The heavy rains have mainly affected the southern provinces of Alicante and Almería which have been hit by several thunderstorms since the weekend.
Torrential rains have also lashed Madrid, where several roads were cut on Monday night due to flooding.
Flooding also temporarily interrupted traffic along stretches of three of the Spanish capital’s 12 metro lines, local officials said.
State weather agency AEMET placed most of northern Spain on alert Tuesday due to the risk of thunderstorms, hail and strong winds.
Most of the eastern region of Valencia, which is home to important tourism resorts such as Benidorm, were also on alert, along with parts of central Spain.
Experts said the torrential rains – which tend to trickle off instead of seeping into the ground – were insufficient to end the deficit in Spain’s water reservoirs.
Spain’s reservoirs, which store rainwater for use in drier months, were at just 47.5 percent of their capacity during the final week of May, down slightly from 47.7 percent during the previous week, according to environment ministry figures.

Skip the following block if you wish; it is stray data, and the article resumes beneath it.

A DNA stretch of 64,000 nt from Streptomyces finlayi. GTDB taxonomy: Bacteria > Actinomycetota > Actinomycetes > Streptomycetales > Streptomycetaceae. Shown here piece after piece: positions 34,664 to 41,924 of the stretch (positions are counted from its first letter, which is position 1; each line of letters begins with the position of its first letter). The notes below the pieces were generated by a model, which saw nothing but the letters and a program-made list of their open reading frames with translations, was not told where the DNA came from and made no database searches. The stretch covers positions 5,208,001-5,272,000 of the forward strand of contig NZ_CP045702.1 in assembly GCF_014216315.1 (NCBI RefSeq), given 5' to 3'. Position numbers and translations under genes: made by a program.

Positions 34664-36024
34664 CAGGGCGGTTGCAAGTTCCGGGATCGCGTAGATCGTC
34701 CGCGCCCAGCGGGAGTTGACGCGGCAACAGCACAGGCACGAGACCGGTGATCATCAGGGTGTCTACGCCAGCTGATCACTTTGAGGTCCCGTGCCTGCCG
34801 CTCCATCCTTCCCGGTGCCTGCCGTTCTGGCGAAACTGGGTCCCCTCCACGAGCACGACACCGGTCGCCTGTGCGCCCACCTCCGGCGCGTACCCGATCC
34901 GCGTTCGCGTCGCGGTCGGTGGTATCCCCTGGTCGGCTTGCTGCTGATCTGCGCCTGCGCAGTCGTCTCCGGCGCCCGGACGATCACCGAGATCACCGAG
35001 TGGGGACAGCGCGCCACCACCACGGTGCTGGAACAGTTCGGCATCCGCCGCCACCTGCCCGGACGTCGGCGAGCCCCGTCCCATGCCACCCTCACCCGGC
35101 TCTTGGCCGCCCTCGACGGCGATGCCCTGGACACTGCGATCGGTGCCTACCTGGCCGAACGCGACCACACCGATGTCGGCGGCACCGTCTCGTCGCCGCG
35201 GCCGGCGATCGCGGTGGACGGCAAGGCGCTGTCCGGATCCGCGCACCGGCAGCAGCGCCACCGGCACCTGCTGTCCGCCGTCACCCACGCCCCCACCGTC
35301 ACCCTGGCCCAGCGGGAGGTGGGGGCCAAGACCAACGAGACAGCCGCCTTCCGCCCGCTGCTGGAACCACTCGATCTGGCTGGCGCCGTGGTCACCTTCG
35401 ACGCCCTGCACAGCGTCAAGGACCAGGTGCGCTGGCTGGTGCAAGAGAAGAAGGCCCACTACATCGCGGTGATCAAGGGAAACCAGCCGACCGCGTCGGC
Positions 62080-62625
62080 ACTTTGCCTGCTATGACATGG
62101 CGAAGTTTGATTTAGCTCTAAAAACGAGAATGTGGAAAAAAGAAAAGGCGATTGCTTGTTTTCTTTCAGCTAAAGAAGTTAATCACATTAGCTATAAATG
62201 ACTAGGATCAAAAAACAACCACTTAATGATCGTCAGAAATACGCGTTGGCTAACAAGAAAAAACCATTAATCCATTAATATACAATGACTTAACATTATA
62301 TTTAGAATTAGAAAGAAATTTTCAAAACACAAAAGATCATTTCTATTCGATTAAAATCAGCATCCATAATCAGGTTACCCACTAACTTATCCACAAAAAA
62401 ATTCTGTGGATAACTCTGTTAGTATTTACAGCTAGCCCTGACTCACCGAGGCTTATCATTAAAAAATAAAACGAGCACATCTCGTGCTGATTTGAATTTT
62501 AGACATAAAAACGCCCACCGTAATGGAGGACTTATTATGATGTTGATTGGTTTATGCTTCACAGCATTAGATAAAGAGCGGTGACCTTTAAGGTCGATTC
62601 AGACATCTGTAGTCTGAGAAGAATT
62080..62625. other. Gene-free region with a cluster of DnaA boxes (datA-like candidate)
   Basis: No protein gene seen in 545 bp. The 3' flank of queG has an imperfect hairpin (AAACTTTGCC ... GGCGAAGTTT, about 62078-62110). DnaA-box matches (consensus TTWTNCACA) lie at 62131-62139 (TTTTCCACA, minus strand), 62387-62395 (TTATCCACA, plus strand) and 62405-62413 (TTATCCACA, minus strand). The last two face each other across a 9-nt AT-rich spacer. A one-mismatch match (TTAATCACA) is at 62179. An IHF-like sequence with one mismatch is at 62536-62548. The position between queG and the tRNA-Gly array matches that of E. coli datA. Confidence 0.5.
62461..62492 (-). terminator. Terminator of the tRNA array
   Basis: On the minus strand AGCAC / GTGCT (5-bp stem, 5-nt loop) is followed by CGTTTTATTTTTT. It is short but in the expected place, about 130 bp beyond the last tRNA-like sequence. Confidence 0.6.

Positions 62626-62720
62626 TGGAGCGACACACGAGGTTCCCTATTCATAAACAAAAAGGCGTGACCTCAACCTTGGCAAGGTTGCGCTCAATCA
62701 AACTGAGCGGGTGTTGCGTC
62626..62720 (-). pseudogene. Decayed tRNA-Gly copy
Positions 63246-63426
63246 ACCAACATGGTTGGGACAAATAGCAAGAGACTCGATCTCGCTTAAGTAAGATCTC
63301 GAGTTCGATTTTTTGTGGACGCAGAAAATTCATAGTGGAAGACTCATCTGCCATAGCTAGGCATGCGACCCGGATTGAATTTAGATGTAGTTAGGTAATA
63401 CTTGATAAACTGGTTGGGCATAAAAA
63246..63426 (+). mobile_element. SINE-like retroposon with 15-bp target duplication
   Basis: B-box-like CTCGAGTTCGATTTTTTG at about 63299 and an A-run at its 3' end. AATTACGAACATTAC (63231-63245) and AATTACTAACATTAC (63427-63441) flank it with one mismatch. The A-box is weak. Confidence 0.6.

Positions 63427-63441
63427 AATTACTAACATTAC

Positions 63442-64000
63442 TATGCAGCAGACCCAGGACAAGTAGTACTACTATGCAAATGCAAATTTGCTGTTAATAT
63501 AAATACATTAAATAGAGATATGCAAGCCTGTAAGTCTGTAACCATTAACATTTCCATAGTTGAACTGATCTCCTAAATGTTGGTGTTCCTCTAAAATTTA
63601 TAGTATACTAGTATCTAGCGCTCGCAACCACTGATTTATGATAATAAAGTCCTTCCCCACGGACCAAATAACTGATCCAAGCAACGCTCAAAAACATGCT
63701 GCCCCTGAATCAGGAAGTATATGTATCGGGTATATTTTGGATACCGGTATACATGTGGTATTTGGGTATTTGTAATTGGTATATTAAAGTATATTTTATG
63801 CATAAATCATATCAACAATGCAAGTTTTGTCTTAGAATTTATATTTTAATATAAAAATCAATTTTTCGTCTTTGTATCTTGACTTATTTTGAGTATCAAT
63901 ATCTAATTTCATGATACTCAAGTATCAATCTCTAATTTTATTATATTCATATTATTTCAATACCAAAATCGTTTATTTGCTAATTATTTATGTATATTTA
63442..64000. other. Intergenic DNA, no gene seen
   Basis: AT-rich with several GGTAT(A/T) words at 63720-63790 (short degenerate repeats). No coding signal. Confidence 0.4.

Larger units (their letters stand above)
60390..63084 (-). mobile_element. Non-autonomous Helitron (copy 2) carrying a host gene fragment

That is well below the ten-year average of around 68 percent.
Spain has registered the driest start to a year since records began, with less than half the average rainfall during the first four months of 2023, according to AEMET.
The government earlier this month approved measures worth more than two billion euros to alleviate the impact of the prolonged drought, especially on the agricultural sector.
Spain is the European Union’s biggest producer of fruit and vegetables, and the world’s biggest exporter of olives.